To make matters worse, his message has been picked up by other writers across the country:

"Though large trucks are involved crashes that kill nearly 4,000 people a year — a number that has grown by 17 percent over the past five years — the DRIVE Act actually rolls back what few protections exist," writes Tanya Snyder in Streetsblog USA, making it sound as if trucks would be allowed under this bill to operate with no regulations whatsoever.

"Even a retired executive from the American Trucking Associations, an industry lobbying group, was recently moved to speak out against the changes… Trucking companies are continually looking to pinch pennies at the expense of public safety, and this bill lets them. Collision-avoidance technology, increasingly standard in passenger vehicles, is still a rarity in heavy trucks. Trucking companies are reluctant to spend the money for simple vehicle technologies that save lives."

(I would hardly characterize collision mitigation systems as "simple vehicle technology," and I bet neither would Bendix or Meritor Wabco.)

An editorial in the Montgomery [Alabama] Advertiser adapts much of Abramson's points, decrying the "glaring irresponsibility of members of Congress now working to relax safety regulations on the trucking industry, at the behest of the powerful trucking lobby" reporting that in the highway bill, "lawmakers attempt to curtail requirements that drivers take a certain amount of time off between shifts — restrictions needed to prevent accidents caused by fatigue."

And an article on www.allgov.com asks, "Why Can't the Trucking Industry Give up Just Some of its Profits to Save Lives?"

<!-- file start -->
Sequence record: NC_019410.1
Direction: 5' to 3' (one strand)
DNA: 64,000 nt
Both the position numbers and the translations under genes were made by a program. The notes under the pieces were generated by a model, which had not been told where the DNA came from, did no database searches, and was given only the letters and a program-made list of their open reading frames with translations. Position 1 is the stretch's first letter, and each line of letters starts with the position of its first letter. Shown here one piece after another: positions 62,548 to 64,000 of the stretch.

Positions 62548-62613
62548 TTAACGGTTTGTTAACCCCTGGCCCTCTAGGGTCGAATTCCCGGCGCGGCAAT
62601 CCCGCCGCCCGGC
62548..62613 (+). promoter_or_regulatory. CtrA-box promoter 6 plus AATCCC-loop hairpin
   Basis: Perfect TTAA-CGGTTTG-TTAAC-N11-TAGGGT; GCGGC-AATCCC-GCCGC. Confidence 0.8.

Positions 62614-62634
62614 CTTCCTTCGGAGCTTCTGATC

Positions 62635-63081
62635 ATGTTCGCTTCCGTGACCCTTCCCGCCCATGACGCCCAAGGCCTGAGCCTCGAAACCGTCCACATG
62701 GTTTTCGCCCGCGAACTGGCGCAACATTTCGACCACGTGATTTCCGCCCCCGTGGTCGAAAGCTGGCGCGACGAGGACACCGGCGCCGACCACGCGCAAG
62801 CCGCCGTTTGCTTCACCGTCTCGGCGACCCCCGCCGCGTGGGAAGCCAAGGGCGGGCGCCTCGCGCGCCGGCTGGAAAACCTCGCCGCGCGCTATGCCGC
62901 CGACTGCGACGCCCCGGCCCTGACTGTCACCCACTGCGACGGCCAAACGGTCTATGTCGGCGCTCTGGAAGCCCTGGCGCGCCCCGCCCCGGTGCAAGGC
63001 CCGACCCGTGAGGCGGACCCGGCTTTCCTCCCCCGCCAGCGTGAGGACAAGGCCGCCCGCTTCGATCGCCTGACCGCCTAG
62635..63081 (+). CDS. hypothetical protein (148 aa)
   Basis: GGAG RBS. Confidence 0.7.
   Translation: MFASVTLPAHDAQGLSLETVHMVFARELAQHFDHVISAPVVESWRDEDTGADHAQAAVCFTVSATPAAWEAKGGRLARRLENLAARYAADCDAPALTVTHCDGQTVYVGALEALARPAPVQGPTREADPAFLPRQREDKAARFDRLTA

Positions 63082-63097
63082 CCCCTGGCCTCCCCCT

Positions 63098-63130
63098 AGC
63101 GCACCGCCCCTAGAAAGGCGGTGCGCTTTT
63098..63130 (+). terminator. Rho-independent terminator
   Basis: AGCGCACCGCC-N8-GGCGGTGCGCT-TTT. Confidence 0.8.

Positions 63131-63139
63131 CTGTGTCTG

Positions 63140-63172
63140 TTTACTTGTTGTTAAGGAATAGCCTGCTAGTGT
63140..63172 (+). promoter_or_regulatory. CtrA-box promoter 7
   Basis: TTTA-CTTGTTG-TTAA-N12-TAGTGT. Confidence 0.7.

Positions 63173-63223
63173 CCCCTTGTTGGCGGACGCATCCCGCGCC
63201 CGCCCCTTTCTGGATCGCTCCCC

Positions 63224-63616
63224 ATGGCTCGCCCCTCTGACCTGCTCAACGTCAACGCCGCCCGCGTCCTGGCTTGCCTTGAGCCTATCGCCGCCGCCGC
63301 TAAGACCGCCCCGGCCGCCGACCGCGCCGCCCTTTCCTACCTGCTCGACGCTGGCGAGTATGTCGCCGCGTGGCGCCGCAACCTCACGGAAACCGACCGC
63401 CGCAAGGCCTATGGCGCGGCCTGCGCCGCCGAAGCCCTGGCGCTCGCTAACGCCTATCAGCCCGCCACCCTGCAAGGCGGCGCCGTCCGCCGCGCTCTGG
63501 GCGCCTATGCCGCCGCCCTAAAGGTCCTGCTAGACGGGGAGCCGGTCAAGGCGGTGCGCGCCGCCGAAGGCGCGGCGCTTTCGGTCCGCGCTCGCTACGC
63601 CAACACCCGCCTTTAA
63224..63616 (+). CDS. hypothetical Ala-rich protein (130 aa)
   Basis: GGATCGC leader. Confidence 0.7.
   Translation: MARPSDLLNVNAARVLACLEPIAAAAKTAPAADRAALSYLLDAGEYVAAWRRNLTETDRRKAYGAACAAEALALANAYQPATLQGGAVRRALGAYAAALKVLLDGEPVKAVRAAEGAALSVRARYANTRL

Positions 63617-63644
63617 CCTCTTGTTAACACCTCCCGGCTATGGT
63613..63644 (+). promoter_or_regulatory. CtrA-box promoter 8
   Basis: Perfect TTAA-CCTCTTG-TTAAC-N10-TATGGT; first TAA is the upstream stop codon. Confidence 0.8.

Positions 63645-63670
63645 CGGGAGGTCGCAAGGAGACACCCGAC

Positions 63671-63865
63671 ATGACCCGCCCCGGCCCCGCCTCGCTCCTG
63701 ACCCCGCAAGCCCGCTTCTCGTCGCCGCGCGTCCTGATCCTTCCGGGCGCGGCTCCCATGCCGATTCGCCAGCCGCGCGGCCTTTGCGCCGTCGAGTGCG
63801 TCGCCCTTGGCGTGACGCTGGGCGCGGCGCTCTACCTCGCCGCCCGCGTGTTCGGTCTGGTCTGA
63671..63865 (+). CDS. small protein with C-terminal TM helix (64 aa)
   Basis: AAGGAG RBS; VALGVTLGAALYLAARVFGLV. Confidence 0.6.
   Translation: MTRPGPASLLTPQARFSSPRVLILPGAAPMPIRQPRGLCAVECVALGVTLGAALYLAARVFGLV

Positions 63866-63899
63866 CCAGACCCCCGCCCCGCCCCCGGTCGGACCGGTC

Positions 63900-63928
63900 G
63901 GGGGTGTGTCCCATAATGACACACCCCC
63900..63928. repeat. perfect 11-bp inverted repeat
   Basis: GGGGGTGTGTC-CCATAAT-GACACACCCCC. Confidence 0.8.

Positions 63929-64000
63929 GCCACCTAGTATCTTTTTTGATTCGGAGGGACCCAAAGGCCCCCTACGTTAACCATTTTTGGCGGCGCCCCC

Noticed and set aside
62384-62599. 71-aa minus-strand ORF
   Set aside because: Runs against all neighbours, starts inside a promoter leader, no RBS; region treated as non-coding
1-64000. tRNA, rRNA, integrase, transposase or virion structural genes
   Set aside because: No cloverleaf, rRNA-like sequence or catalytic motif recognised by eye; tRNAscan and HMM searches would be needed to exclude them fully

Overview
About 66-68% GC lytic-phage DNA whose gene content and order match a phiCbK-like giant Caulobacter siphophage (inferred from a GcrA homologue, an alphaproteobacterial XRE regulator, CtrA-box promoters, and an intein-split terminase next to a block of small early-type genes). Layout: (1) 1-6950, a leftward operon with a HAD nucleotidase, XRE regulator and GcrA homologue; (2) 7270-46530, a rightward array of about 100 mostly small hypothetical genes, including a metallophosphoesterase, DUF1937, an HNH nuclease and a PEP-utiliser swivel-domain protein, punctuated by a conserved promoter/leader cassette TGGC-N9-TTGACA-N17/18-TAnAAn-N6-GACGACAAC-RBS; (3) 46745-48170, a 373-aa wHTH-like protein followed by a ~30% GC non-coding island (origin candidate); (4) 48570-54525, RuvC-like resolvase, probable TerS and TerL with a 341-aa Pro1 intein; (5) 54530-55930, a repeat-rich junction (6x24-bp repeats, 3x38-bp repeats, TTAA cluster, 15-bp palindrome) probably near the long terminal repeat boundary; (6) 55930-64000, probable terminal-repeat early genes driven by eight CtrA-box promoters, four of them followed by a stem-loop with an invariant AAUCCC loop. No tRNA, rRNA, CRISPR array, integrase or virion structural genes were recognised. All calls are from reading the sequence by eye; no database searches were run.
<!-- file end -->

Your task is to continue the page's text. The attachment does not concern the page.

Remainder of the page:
I'm not saying the trucking industry is perfect. Of course carriers want to earn a profit. After all, they are in business to make money, not pursuing a hobby. And if you ever doubt that there are indeed carriers who operate under the mantra that profits trump safety, just read a few of the FMCSA's shutdown orders of dangerous fleets. But to paint an entire industry this way, when most fleets work hard to do the right thing while still showing a positive bottom line, is just wrong.

Abramson spends a fair amount of the column discussing the highly publicized crash in New Jersey involving comedian Tracy Morgan, which killed one passenger in a limo that the truck crashed into in a construction zone.

He makes much of the fact that there was a collision avoidance device (manufacturers prefer the term collision mitigation) in the Walmart truck in that crash, although the National Transportation Safety Board's investigation couldn't determine whether the device activated or not.

Yet in some ways the crash argues against Abramson's thesis that trucking is too interested in profits to invest in safety. Like most private fleets, Walmart is keenly aware of the importance of safety to its reputation with customers. It had invested in electronic logs. It had invested in collision mitigation systems. Neither of those prevented this crash, which the NTSB said was largely caused by fatigue because of the driver's 12-hour commute to work.

The crash seems to illustrate that no matter how much you spend on safety technology, some people are still going to take actions that are ill-advised, that lead to unhappy and unintended consequences.

Kind of like a former trucking publisher writing a scathing op-ed in the New York Times.

Author

Deborah Lockridge
Deborah Lockridge

Deborah Lockridge

Reporting on trucking since 1990, Deborah is known for her award-winning magazine editorials and in-depth features on diverse issues, from the driver shortage to maintenance to rapidly changing technology. 28 Jesse H. Neal honors.

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Reporting on trucking since 1990, Deborah is known for her award-winning magazine editorials and in-depth features on diverse issues, from the driver shortage to maintenance to rapidly changing technology. 28 Jesse H. Neal honors.

View Bio